Sarah Cole, who graduated from Harvard College in 2016 and from its Graduate School of Education in 2017, says if race-conscious admissions were banned, it would “be clear to students that the fullness of their identity isn’t valued, and it will make them less willing and less likely to choose those spaces”.

Now an assistant principal at the Social Justice school, a charter school in north-east Washington DC, Cole recalled that during her freshman year, in 2012, a white student had published an op-ed for the student newspaper decrying affirmative action when the US supreme court took up Blum’s earlier case against the University of Texas at Austin, sparking debate on campus.

In that moment, Cole saw a bitter reminder: she had met extraordinary people within the school’s Black community, but her classmates didn’t see them that way.

Removing consideration of race would “validate those beliefs”, she says. “They think we are incompetent, which is frustrating,” Cole says. “It would put an unfair burden on students of color to feel like they have to be exceptional.”

Students walk through the campus of the University of North Carolina at Chapel Hill in 2018.
Students walk through the campus of the University of North Carolina at Chapel Hill in 2018. Photograph: Jonathan Drake/Reuters

Years later, as protests swept across campus the summer after Michael Brown was killed in Ferguson, Missouri, Cole, who grew up in Missouri, found solidarity with other students who shared her background as she and others protested.

“That’s another moment where, in retrospect, I can be grateful for race-conscious admissions,” Cole, who was president of the Black Students’ Association at Harvard at the time, says. “If not for that, I probably wouldn’t have had the parts of the Black community that I did have to be able to rely on and be comfortable and heal after the experiences that we were having on campus.”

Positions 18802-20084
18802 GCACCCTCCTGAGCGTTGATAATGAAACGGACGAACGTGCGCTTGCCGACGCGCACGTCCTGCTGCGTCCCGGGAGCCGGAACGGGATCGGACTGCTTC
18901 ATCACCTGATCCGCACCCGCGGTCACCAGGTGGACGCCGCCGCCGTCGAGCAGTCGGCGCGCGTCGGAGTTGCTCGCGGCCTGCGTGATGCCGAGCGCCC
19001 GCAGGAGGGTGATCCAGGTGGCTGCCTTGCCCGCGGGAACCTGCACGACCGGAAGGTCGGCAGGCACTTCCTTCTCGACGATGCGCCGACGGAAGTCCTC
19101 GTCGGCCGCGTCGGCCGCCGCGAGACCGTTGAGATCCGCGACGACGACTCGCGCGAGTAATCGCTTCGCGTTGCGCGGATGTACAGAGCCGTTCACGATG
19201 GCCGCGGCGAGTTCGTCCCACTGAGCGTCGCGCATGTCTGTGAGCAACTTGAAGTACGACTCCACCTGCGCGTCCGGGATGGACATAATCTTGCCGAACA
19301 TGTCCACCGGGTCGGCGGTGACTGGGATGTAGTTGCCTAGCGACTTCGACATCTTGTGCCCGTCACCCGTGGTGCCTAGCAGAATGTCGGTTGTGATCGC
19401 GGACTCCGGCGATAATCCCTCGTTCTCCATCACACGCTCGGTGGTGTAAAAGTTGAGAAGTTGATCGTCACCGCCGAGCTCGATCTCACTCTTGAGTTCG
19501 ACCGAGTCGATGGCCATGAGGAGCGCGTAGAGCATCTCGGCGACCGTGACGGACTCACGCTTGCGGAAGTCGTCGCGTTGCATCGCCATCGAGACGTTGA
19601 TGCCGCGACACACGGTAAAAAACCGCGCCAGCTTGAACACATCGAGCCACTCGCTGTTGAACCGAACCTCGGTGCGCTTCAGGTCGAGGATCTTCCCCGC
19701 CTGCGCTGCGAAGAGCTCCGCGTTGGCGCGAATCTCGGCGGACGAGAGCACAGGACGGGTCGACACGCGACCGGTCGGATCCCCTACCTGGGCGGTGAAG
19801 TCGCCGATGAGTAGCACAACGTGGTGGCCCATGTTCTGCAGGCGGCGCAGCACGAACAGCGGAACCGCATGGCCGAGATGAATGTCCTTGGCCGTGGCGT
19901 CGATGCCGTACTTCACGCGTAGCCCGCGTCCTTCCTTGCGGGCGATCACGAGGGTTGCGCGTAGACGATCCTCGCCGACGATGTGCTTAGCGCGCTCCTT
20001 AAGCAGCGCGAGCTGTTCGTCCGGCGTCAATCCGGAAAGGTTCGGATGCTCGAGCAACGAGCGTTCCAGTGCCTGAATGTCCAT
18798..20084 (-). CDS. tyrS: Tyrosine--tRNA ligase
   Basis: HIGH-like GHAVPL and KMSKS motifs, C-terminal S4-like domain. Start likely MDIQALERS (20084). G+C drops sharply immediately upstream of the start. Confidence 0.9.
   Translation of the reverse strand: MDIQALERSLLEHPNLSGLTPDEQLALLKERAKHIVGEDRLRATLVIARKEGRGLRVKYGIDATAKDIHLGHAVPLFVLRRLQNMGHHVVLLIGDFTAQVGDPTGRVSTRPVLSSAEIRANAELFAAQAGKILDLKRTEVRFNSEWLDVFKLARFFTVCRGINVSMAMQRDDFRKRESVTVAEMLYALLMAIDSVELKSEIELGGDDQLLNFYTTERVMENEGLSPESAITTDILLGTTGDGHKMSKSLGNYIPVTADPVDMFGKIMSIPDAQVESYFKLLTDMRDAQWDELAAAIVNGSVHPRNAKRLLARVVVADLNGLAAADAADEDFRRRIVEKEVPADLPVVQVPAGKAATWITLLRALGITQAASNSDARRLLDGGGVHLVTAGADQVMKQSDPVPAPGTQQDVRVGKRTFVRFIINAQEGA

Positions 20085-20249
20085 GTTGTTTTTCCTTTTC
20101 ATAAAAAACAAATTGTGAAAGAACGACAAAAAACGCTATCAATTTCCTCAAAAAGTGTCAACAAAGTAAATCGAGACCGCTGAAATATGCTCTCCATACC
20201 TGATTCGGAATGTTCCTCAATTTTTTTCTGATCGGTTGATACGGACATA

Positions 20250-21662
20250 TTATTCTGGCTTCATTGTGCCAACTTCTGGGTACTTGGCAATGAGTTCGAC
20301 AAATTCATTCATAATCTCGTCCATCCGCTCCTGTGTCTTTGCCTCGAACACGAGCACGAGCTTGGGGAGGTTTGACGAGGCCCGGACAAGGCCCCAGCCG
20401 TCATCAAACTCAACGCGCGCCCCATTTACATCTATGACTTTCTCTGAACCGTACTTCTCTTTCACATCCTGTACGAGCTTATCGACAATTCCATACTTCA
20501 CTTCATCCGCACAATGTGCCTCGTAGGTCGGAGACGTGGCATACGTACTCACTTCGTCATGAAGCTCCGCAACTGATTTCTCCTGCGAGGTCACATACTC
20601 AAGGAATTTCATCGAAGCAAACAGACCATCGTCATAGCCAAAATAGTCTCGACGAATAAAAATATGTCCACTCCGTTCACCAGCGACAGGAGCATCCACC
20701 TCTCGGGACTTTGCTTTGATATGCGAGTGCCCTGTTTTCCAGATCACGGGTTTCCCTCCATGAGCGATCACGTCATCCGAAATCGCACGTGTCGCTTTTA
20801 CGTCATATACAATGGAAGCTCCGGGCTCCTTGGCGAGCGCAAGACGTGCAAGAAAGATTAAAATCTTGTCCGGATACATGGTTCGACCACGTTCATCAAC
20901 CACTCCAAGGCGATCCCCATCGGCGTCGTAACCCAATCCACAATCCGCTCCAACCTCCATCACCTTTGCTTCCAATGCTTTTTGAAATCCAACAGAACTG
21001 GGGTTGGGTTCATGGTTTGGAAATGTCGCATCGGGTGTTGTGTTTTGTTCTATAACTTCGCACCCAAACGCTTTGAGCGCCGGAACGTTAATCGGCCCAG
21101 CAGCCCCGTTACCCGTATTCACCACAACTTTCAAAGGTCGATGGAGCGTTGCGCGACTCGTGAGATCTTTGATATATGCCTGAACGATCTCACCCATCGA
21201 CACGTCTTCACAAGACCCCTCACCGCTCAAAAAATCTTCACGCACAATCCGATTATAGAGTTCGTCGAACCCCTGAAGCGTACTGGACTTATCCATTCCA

Cole plans to take some of her students on a field trip to attend rallies outside the supreme court as justices hear arguments. She has reminded them that even if the court invalidates race-consciousness in admissions, the fullness of their identities remains important.

“They need us there,” Cole says of universities. “Oftentimes, privileged students who end up at places like Harvard have no clue what the majority of other people are actually dealing with in the real world. They need to have our voices there. Our leaders will not be strong leaders if they don’t have a diverse student body to learn from.”

Brennen, who graduated from UNC in 2019, remembered walking through campus as an undergraduate when a white supremacist rally took place around Silent Sam, a monument given to the university in 1909 in remembrance of fallen Confederate soldiers. He thought of not just the Black women and trans student leaders behind the movement to take down the statue but also the multiracial coalition of support they fostered. That wouldn’t have been possible without race-conscious admissions, he says.

“There’s a school of thought around this case that perhaps there’s a certain point at which affirmative action might no longer be needed. Some of the folks on the side of the plaintiffs think that we’ve reached that point, that our institutions are sufficiently integrated,” Brennen says. That sentiment echoes what Justice Sandra Day O’Connor concluded in her opinion from 2003: “We expect that 25 years from now, the use of racial preferences will no longer be necessary.”

“The situation around Silent Sam, the consternation around taking down a Confederate monument, speaks to how inaccurate this narrative is,” Brennen added. “We’re still in the midst of dealing with and reconciling with racial injustice. We haven’t reached this point that it’s no longer needed.”

The Guardian